Robins officer talks history, MLK Jr.

  • Published
  • By Lt. Col. Julio Gomez
  • 5th Combat Communications Group deputy commander
Dr. Martin Luther King is a national treasure and one of my personal heroes. He did more for civil rights, sparking the demise of an oppressive chapter in our nation's history; but, he didn't just do this for African-Americans. His efforts delivered dark-skinned people from oppression everywhere - people who would come to our country from all nations on the globe to make us the great nation that we are today. 

I was very fortunate to have been born into a color-blind family and for at least the first eight years of life, be raised in a color-blind environment. I can trace my father's lineage to shipbuilders from southern Spain. My father's lineage also includes Taino blood, native Americans found living on the island of 'Borinquen' [Puerto Rico] long before Columbus' second trip to the New World in 1493.

I can trace my mother's lineage to the countries of Nigeria and Benin/Togo in Africa. The Spanish were arguably the greatest military power on the globe at the time and certainly possessed a peerless navy. Their desire to maintain that power drove an unhealthy lust for gold and silver; however, there wasn't much of either on the islands of Puerto Rico. Returning to Europe with new spices - mustard, hot peppers, cilantro - eventually led to the creation of a European market for sugar and tobacco. These products ended up being just as lucrative as gold or silver ever were and allowed for decades of wealth-creation for a budding colony of Spanish noblemen on the island. These noblemen didn't work 'their' lands; that's what Tainos were for and when they started dying off from European-borne diseases, the Spanish then 'purchased' African slaves to work the sugar cane and tobacco fields in Puerto Rico. 

In comes my mother's lineage. It is quite possible, though we have no way to prove it, that my father's ancestors built the ships upon which my mother's ancestors were 'delivered' as slaves to the New World. Records can be sketchy when they're nearly 600 years old, but suffice it to say that slavery had its hold for six to eight decades on the island before multiple Taino/slave revolts forced the Spanish to intermarry and erect a feudal system where former slaves/Tainos could eventually own their own property and no longer be property themselves.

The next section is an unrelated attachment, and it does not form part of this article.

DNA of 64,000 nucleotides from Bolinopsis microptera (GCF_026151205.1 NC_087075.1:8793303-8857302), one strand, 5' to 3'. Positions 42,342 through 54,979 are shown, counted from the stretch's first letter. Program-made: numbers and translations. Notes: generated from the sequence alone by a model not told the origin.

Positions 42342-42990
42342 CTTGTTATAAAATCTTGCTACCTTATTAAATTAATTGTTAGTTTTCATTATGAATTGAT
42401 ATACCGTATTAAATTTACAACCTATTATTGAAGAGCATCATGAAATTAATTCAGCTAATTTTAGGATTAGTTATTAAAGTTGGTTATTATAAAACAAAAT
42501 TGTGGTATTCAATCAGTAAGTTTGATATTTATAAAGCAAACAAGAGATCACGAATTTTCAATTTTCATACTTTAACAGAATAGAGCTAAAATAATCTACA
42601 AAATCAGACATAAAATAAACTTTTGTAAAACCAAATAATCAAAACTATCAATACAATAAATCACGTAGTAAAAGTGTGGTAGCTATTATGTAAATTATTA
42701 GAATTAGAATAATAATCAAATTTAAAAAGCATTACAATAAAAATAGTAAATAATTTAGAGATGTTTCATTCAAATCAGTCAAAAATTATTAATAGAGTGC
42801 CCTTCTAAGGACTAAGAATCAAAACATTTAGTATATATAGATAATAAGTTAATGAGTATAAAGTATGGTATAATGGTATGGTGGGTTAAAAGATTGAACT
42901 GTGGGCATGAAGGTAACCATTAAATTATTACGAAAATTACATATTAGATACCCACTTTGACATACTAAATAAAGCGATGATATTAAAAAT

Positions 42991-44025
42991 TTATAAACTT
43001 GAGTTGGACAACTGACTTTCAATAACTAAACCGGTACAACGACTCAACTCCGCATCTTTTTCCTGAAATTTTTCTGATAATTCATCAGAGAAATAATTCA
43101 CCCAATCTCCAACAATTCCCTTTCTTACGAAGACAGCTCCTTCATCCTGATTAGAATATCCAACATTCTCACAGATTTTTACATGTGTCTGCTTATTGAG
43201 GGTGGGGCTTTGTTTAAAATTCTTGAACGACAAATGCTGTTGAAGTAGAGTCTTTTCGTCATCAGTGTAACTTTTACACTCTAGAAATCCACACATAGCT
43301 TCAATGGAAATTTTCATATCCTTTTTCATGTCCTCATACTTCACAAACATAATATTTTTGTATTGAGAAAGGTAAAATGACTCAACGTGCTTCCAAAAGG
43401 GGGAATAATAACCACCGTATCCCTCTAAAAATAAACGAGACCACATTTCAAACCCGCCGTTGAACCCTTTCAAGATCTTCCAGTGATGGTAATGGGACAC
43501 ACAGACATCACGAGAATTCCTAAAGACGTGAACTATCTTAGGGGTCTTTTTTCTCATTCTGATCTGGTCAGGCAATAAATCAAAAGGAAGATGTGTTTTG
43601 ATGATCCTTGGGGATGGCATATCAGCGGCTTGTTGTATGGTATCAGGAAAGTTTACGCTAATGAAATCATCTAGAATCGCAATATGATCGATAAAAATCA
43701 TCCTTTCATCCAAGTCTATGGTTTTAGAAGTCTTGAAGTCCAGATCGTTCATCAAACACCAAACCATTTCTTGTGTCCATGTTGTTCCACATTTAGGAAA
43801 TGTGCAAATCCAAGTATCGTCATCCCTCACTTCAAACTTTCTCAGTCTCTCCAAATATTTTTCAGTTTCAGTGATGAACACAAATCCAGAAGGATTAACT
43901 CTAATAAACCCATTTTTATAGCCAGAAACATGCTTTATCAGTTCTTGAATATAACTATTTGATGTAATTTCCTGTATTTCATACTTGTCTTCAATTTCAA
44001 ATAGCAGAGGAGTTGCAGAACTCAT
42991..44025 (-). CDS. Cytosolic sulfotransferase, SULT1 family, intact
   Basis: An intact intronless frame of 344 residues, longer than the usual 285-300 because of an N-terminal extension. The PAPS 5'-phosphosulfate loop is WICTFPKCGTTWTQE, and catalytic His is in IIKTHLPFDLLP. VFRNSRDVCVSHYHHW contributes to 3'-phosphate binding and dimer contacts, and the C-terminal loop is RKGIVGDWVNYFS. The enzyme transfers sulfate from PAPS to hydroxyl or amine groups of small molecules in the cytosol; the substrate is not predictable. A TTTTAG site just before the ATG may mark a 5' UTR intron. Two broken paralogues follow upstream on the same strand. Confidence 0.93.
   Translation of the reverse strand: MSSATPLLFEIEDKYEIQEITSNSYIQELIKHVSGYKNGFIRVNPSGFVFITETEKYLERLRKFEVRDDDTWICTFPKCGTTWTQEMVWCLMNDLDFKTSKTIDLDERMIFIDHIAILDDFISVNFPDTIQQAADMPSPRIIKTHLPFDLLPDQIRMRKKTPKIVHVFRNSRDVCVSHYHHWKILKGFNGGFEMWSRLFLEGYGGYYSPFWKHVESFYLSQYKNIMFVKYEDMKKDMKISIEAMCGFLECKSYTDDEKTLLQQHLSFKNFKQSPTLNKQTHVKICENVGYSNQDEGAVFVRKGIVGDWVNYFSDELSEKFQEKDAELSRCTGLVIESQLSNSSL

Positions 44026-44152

Like many immigrant groups to the U.S., Puerto Ricans migrated to big cities in the northeast looking for an economic advantage the island's agrarian economy could not provide. 

Upon moving to places like New York, New Jersey, Boston, Cleveland, and other industrial cities in the 1930's, they noticed that mainland Americans noticed people had colors and shades and were painted into categories that had not been part of the Puerto Rican consciousness for decades. Unlike many immigrants, Puerto Ricans have been U.S. citizens since the enactment of the Foraker Act of 1900.  They had been well-educated in colleges that predate the existence of a United States, owned property and businesses, and otherwise lived the American dream and without racial discrimination. Can you imagine the culture shock and unfair treatment of colored Puerto Ricans like Roberto Clemente or Victor Pellot over their fair-skinned, in some cases, siblings from the same parents?  Puerto Ricans were used to being treated by what they could produce, deliver, and give to [island] society long before Martin Luther King dreamed to live in a country where people would "...not be judged by the color of their skin, but by the content of their character". Did you know that Martin Luther King was a guest at Roberto Clementes' farm in Puerto Rico?

We are not a perfect nation by any means, but I like to think that we are that much closer to a color-blind America, closer to MLK's vision of being judged by our character!